Yellen's 6-Month Comment Mostly in-line with Prior Guidance: Why That Doesn't Matter


Here are my thoughts from yesterday’s Fed meeting:

Overall- I’m still bullish and think the reaction was a little exaggerated.
The big takeaway is that “good” economic data might not be “good” for the Wall Street because that would imply a rate hike might occur sooner than initially expected. Of course, it is still early and the Fed needs to “see” more data before making any material changes to their forward guidance.

What Matters:

Yesterday Janet Yellen held her first press conference as Fed Chair. She handled it quite well considering it was her first time at bat and it is not an easy task. As you know by now, the one mistake was her 6-month comment. Why was it a mistake you ask- especially because it was “in-line” with prior guidance? Investors were largely expecting it to be a little longer than 6-months. Remember that could change – depending on the data but right now- perception is reality.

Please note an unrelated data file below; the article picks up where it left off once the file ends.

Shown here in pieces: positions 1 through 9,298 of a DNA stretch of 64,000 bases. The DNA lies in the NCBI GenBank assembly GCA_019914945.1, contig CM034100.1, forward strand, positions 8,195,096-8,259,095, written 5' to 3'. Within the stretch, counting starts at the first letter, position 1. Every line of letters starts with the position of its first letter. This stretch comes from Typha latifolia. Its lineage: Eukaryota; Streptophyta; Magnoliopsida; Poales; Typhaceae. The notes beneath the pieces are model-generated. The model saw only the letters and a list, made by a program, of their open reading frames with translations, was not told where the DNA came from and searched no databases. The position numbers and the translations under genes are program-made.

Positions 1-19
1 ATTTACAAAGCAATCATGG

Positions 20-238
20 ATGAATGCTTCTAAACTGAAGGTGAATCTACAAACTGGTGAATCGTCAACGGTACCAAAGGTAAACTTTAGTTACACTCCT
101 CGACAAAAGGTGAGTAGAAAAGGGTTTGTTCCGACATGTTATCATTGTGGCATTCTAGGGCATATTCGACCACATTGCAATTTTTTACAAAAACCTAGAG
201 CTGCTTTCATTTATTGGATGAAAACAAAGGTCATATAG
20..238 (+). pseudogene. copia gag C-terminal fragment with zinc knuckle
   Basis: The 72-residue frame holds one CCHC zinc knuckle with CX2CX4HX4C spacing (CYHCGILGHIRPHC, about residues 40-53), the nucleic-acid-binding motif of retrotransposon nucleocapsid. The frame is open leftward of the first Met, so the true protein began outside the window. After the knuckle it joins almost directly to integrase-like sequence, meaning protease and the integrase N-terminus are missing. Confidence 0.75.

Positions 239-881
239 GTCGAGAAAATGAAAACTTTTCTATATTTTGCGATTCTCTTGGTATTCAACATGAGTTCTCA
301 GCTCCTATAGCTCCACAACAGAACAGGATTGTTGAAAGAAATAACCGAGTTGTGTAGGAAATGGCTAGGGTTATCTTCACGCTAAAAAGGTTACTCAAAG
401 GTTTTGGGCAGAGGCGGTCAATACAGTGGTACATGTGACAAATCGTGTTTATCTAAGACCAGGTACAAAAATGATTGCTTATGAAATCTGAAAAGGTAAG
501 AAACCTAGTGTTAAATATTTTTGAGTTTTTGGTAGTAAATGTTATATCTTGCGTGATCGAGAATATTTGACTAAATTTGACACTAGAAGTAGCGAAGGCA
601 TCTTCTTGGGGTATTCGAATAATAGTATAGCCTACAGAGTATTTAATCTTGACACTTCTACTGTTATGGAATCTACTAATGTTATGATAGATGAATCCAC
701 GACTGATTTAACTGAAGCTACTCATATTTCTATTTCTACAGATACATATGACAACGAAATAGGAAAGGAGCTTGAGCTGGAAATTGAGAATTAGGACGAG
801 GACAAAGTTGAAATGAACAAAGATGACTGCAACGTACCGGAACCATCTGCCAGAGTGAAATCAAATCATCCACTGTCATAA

My takeaway from her comments is that the Fed will continue to do everything in its power to support both Main Street and Wall Street. I highly doubt they are going to step back and let Main Street fall off another economic cliff if conditions worsen. Deep down, investors know this and that is why we saw the stock market rebound after the initial sell-off in the few minutes following her comment.

Short Term Outlook:

In the short term it will be very interesting to see where we close tomorrow and then where we close for the month and quarter. As of Wednesday’s close, the S&P 500 is up 12 points for the quarter and the year which is not a lot but healthy considering how strong it rallied last year.

Perception is Reality On Wall Street

Keep in mind, the only thing that matters in this business is what is actually happening (not what someone thinks should happen). So the fact that various markets around the world reacted the way they did implies that large investors were caught off guard (and or not pleased) by her comment. As always, perception is reality on Wall Street. This reinforces a lesson I learned many, many, years ago: How markets react to the news is a lot more important than the news itself.